3. I wonder if meditation would help with the outward weepiness: the voice, the welling, the crying. I dont get angry, have outbursts of an angry nature. Its just obvious that I’m upset. I wonder….

  4. Ok. Got it. Thank you!

  5. Hey Amy,
    It’s okay to vent your emotions but don’t make it a life long ambition. Some people do, but not you. Everyone that is healthy does it. Heck even I do it. Stop kicking yourself for being human. Your young man is right.

    Yes, I have PBA because of my stroke, but I also need to vent too.

    BTW! The exercises are helping! I actually moved my foot out of the inverted position for the first time in three years. Thanks.

  6. Hang in there kiddo. I drown my insecurities in wine, although that may not be the best thing in the world. I hate having to be the tough/resourceful guy all the time.

  7. It sounds like you have found the right man to be with you. : )

  8. The thing about feeling sorry for myself, is that it makes me feel like crap – and I don’t WANT to feel like crap. Crying makes me dislike myself, so I just don’t. Sara, I have “the voice” thing too, and I hate that.

    I see being stoic as enduring something I have no choice about without whining – there are enough things in the world to be upset about that I could cry all day every day, but that would be a miserable life, so i don’t. Happiness , to me, is a choice, dependent on myself, not my circumstances.

    One more thing:way to go, Patrick!!

  9. I cry ALL the time. It’s a part of me, and I think it actually makes me feel better faster to get it out, and get on with it. I feel very deeply, I think I feel more intensely than most people and I’m ok with that. When I feel sorry for myself though, I try to remind myself of all the good things around me because I feel like wallowing in despair will not help me. I feel whatever feeling it is and then try to move on. Usually works for me.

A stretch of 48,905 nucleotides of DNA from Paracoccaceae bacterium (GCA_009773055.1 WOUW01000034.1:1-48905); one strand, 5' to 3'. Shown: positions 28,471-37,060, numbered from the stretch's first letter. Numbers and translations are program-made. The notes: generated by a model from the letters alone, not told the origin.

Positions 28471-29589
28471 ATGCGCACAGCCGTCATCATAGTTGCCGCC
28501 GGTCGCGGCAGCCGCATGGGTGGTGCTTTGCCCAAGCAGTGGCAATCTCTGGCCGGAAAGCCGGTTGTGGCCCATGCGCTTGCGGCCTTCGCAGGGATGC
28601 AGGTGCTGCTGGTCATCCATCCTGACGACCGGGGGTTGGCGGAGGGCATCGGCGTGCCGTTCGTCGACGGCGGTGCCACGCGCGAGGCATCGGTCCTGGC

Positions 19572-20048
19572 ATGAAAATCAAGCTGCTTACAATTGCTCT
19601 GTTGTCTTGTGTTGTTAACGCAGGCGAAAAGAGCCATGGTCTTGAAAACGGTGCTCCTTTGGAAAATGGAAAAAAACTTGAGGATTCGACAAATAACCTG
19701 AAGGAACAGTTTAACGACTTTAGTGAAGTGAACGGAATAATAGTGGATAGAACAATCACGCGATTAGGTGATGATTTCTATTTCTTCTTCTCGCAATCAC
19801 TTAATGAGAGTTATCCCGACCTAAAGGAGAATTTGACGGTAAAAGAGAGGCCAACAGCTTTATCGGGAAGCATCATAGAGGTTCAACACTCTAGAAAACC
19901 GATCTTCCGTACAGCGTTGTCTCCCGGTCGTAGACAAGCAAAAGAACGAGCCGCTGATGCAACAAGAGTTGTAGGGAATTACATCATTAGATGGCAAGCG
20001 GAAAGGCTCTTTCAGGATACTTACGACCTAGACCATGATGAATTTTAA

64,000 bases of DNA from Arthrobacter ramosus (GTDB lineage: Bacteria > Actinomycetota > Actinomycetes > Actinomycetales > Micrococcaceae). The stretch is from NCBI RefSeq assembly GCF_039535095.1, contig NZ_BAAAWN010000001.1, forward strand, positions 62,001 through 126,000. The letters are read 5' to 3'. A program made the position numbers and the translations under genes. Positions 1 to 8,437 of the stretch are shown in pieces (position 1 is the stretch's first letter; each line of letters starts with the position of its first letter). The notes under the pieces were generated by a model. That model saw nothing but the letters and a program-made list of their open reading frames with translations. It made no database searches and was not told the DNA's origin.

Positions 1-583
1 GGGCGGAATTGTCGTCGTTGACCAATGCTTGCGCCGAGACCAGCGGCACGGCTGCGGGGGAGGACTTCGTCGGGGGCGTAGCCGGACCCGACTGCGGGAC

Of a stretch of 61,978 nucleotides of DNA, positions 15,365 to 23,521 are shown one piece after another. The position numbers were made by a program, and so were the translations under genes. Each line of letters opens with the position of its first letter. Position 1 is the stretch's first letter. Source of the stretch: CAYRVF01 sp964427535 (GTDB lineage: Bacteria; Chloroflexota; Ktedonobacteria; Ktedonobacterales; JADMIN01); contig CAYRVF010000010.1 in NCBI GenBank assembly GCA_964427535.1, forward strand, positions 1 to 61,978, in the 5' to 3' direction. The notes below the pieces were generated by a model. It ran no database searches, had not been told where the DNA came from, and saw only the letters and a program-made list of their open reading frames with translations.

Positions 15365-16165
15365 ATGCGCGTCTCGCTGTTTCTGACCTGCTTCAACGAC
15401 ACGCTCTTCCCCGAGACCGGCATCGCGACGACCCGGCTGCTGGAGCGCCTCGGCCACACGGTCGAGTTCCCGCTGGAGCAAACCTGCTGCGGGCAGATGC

10. When I’m feeling sorry for myself, people advise me to count my blessings. The flaw in that is, feelings are feelings, and identifying good things is an intellectual exercise; so, I think that doesn’t work. I just feel what I feel, and you’re not going to talk me out of it.

    • Exactly! Feel what you feel. Someone said to me once that they were down and complaining about people at work or something and someone said to her, “So who do you want me to shoot?” And that made her laugh and she said that was all she needed and then felt better. Someone validating her feelings instead of someone saying something like “well that person is probably just trying to…..so you should feel……” That makes it worse. I know all too well about people saying stuff like that to me and not validating my feelings.

  11. Feel what you feel….yes….but also…don’t get “stuck in it”. Depression is highly linked with rumination (thinking the same negative thought again and again) it can become a vicious cycle of repeating the negative thoughts…they become habits after awhile and forcing yourself to move past the disturbing thoughts will be an exercise in cognition initially, until it becomes a new habit to feel what your feeling( don’t stuff it down or ignore it) let it out and refocus on a better thought that feels good. With practice it will come natually. Your thoughts will become ur feelings that’s why its so important to “think good thoughts”. My 2 cents.;)

  12. What a very special and supportive boyfriend you have! Or maybe he’s now your husband. I agree with him fully!